NOTICE: Internet Explorer was retired by Microsoft on June 15th, 2022 and is no longer supported. This could change how you access Online Banking.
Raising Financial Savvy Kids
“Mom, I want that!” “Dad, can I get this?” “Why can’t I just get a new one?” Have you ever heard your child utter those words? Or maybe you have heard someone else’s child complaining as you rolled by with your little one in the stroller thinking, “That isn’t going to happen to me.” Well, you are right, it doesn’t have to happen to you if you work to help your children understand how to be financially savvy at a young age.
Children typically learn from observation and imitation than through any other method. So, as you do your best to make sound financial decisions, your children will see, and often emulate, your commitment to fiscal responsibility. Outside of being an example for your children, however, you can begin talking to them about fiscal responsibility at any time. But, once you decide it is time to start teaching, what should you emphasize?
- Lesson #1 – Money has value: One of the first lessons to teach children is that money has value. Whether you have millions of them, or only a few, one dollar is one dollar. It has the same purchasing potential regardless of who is holding it. As children learn that money has value, you can further that discussion by explaining how they can acquire things they need and want buy using money.
- Lesson #2 – Understand the difference between “wants” and “needs”: While this may be a different discussion depending on your station in life, it is important for your child to understand that not everything he or she “wants” to have is needed. For example, you can make the case that food is a “need,” but candy is more of a “want” even though it is considered “food.” As children get older, the lines get more difficult to teach, so be sure to make this a focal point when your children are young. Acquiring “wants” is nice here and there, but only after needs are met, and there is money available to do so.
- Lesson #3 – Patience is an important virtue when it comes to money matters: Exercising patience is another virtue that can pay dividends when teaching your children about how to be responsible with money. While it is enticing (and easy) to purchase a “want” right now, it is not always the best move. For example, is buying the newest technology in cell phones the first day it becomes available a fiscally savvy move? Probably not, because when the technology is new, it typically costs more. However, if you are willing to be patient and wait six months or a year before you purchase that technology, you will save money while still enjoying the same technology. Open a savings account with your kids, and encourage them to make regular deposits toward a goal.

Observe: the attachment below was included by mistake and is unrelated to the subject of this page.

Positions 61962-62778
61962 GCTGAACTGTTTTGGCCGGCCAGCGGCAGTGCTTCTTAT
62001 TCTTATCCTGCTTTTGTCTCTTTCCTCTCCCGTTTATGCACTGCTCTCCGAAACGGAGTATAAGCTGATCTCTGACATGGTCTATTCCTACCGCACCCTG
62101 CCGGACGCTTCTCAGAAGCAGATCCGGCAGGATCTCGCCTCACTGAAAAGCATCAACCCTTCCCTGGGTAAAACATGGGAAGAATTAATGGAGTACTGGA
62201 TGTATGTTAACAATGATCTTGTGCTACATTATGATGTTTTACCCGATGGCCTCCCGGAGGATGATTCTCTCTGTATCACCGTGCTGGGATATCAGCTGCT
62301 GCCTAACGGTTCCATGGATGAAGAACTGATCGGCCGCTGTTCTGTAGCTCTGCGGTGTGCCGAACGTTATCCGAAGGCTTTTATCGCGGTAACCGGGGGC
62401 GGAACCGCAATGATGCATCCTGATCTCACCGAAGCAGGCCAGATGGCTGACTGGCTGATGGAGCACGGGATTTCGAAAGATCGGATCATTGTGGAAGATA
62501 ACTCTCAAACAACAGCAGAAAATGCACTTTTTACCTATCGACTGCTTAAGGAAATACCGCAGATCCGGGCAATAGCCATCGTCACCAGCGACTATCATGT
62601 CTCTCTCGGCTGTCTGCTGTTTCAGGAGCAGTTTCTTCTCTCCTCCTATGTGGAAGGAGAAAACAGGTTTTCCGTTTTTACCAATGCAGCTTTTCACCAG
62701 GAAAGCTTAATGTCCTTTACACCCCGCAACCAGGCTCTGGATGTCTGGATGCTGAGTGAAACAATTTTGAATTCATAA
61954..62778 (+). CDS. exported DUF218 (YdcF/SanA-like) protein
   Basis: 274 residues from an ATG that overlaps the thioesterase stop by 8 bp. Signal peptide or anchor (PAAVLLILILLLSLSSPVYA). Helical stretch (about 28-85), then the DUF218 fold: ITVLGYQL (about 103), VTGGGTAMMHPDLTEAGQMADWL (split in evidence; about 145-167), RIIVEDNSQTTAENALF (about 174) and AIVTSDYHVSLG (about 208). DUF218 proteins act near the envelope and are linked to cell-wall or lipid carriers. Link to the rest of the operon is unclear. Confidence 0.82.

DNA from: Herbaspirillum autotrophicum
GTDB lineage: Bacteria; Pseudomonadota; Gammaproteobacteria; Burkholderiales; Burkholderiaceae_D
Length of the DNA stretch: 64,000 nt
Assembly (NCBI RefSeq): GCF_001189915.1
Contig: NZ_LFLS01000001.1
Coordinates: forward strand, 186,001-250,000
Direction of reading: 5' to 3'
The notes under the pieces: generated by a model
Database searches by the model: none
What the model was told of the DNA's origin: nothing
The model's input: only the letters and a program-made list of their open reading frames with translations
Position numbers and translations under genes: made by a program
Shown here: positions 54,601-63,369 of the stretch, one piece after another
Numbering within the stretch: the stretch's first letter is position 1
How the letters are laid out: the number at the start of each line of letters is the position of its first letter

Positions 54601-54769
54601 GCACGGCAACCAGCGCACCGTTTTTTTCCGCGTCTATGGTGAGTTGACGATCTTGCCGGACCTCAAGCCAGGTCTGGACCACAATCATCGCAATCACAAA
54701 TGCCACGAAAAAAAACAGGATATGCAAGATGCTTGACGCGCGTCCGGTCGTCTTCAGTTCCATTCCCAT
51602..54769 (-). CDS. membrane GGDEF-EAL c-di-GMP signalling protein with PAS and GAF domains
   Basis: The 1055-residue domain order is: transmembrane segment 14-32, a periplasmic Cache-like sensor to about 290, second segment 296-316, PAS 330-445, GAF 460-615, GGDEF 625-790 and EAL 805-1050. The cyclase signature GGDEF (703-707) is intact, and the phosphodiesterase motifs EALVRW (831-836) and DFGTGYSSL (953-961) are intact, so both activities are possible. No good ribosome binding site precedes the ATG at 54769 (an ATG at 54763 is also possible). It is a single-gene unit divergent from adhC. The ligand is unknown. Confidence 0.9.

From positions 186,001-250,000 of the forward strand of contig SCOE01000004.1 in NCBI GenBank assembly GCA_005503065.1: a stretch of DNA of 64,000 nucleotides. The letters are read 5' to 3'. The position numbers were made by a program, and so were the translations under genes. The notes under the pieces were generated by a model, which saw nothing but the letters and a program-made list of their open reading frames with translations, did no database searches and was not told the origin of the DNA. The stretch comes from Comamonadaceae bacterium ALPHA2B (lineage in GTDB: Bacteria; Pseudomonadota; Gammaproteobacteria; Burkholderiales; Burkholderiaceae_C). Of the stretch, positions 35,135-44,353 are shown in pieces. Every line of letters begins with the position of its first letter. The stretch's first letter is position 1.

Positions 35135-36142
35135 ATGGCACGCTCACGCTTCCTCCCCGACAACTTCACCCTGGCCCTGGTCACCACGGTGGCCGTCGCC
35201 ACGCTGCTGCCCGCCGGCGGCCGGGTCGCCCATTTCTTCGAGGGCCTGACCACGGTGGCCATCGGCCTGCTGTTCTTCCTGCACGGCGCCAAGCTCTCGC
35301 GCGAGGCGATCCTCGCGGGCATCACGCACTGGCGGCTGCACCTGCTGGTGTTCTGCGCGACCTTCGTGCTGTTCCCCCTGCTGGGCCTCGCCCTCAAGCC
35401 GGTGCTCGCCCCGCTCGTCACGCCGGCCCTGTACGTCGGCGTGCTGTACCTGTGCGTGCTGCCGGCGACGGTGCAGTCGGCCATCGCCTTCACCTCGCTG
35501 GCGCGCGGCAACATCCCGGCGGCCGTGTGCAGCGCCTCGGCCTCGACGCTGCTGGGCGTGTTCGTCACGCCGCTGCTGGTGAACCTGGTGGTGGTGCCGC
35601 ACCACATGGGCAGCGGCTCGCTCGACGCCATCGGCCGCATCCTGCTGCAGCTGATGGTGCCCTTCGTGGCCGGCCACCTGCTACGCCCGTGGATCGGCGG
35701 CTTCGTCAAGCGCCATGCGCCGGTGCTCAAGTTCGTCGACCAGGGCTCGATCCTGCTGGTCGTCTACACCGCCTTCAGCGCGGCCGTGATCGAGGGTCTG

- Lesson #4 – Providing an allowance: Using an allowance is a method many parents use to teach their children about money; however, this can be a helpful or harmful endeavor depending how you go about it. If money has value, and you intend to give your child an allowance, it would be consistent with your earlier message to require some effort in order for your child to earn the allowance. Moreover, if the allowance is earned by your child for the accomplishment of some work or task, be sure you do not interfere with that transaction by adding variables to it. For example, if you want to teach the concept that “work equals money,” then teach that lesson. If you want to teach lessons about behavior, grades or some other issue, and you add that to the “work equals money lesson,” you may create some confusion with your child. While it can get complicated, using the allowance system can be a big help in helping your child understand not only the value of money, but also the concept of working to earn money.
- Lesson #5 – Allow them to make final decisions: An important lesson in teaching your children how to be fiscally responsible is to allow them to make final decisions with their money. One of the more difficult parts of teaching is when it is time to take a step back and watch your children implement what you have taught them. So, when your child asks for something, you can simply respond with the statement, “It’s your money.” The child then has to make the final decision with how he or she is going to spend it.
Content is for informational purposes only and is not intended to provide legal or financial advice. The views expressed are those of the author.